Butch Karp's career prosecuting New York's worst criminals takes a chilling turn when a series of ghastly child murders opens a window into the city’s hellish underworld. Karp and love-interest Marlene Ciampi pursue a psychopath known to his young victims as the Bogeyman, but what they find is more threatening than a lone predator. To stop the evil they unearth will take more than just courage in the courtroom; the two will need to follow a sinister trail into New York City's darkest corners, where the law is powerless to protect them.
©2013 Robert K. Tanenbaum (P)2013 AudioGO
I thought this was a really good story. Lots of tension and fast paced. Although one of his earlier books which I had read many years ago, it was well worth the $ to hear it again.
I found this to be one of the more realistic of the Karp/Ciampi series as compared to some of the newer novels. I've always enjoyed Tanenbaum's books and style of writing. This book as with almost all contains everything I look for in a good thriller. I also like his twisted ending where one of the "good guys" ends up being a "bad guy".
I love all genres of books. However, when I listen to audio books as I clean, garden, drive they are better with a lot of heat!
Although Immoral Certainty is one of Robert K. Tanenbaum's older Butch Karp novels it is well worth a listen by fans, or even listeners new to the series.
First published in 1991, this book goes back to the earlier days of the Karp-Ciampi association. Admittedly, this oddball couple may be an acquired taste. But their sizzling relationship is buttressed by a deep respect for each other's legal abilities. The author's own experience and understanding of the arcane world of the legal system enables him to lift improbable plot into the realm of logic and feasibility.
In fact, as Tanenbaum points out, the art of successfully nabbing criminals consists in a large part of the attending to boring minutiae by the foot soldiers of the prosecutorial staff. In the writer's own words, "The law radiates tedium the way a ballet does grace or an orchestra harmony." Fortunately for the listener, Tanenbaum sweeps us through the crucial humdrum of a criminal trial and highlights the nexus, so we all can delude ourselves, briefly, that we are as clever as a Butch Karp or a Marlene Ciampi. He connects the dots for us even as we are seduced by his seemingly far-fetched plots and sub-plots.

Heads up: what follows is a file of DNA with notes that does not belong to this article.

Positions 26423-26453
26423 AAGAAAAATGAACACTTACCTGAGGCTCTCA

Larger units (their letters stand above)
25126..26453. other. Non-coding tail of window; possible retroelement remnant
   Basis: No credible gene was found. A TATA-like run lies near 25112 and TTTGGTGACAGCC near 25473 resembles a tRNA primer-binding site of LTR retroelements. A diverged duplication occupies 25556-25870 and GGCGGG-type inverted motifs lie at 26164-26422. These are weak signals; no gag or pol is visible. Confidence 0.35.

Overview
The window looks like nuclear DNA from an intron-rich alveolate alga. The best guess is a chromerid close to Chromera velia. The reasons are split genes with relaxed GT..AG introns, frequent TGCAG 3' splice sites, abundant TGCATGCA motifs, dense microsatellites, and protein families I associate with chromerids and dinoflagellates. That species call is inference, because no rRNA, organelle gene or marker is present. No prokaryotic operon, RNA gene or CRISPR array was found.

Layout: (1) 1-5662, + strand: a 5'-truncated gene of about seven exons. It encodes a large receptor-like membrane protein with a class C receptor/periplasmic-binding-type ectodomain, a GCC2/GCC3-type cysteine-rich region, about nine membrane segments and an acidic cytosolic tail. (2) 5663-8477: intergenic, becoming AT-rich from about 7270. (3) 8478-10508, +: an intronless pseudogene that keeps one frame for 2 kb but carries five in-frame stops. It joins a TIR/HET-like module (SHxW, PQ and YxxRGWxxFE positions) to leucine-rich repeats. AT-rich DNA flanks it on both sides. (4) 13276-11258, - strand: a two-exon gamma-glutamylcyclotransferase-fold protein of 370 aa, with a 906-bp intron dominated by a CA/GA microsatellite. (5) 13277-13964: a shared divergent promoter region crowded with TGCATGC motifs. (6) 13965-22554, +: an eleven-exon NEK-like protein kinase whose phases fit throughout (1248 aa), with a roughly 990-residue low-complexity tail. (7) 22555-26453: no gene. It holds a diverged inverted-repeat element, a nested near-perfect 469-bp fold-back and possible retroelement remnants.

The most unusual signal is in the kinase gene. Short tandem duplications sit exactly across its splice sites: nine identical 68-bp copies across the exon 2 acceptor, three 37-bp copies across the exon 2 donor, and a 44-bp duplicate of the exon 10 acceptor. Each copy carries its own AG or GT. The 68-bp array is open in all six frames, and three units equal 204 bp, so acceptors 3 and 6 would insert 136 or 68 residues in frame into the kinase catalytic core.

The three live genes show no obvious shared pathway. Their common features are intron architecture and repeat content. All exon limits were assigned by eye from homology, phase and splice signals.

In this book, Marlene becomes acquainted with firearms and we are introduced to her bewitched fascination with their violent potential. "I don't know," she says after an initial visit to the firing range, "it had an effect on me I didn't expect." It turns out she's a natural. It is one of the ongoing talents of her character that becomes both useful to her and repelling to this listener.
Tanenbaum's characters are always interesting, although occasionally conveniently naïve. An example is the schoolteacher Anna who buys her sociopath boyfriend's explanation that the reason he uses a variety of credit cards with other people's names on them is because they are "corporate cards." True, the author says she has a reasonably sharp brain that is disengaged in the boyfriend's company "in favor of another set of organs entirely." But Anna is not unattractive and this descent into bimbo-ism stretches the imagination.
Yet overall, the writer pulls this intense story together. Tanenbaum is always engaging.
Traber Burns was very good with the delivery of the story
Don't know what I want to be when I grow up. Trip's cool though. Use Audible to make gym-training sane... And rip my imagination.
Unlike a lot of reviewers I enjoyed the first two books in this series enough to track down and read the ghost writer of the early Tanenbaum books (Michael Gruber). This time, not so much. Okay, the plot's so far over the top that my nose bled. But hey, that's true of the first two in this series that I'd liked. And yeah, once again Gruber has written a high farce, which like puns, appeal to a thin audience. Hey, I like them both.
The problem with shark jumping though is that a tooth can snag, tear, and release all of a plot's air. That happens here and unlike its predecessors, "Immoral Uncertainty" is just ordinary. But hey, ordinary's a lot better than mediocre, bad, or awful, right? I recommend that you start this series with "No Lesser Plea" and decide if you have an appetite for the bombastic Michael Gruber. It's an acquired taste and one that after "Immoral Uncertainty" I think I've lost.
Eclectic mixer of books of my youth and ones I always meant to read, but didn't.
I now know when I pick one of these Butch and Marlene parables up that it is going to be entertaining, slightly far fetched and with enough law to keep me interested in that at least. That's not a bad recommendation based on three books.
What else can I say. This won't inspire the sleuth in you that the Watergate investigation in "All the President's Men" might and it won't make you wonder about the constitutional niceties that say the "Pelican Brief" might, but it will keep you listening for hours on end. Mainly it is fun, even if the subject matter is grim (pedophilia).
Traber Burns has a nice way of engaging the funny side, dramatising the melodramatic and capturing that big lug, Karp, and his femme dominatrix, Ciampi, in just the right way.
Bring on Book 3.
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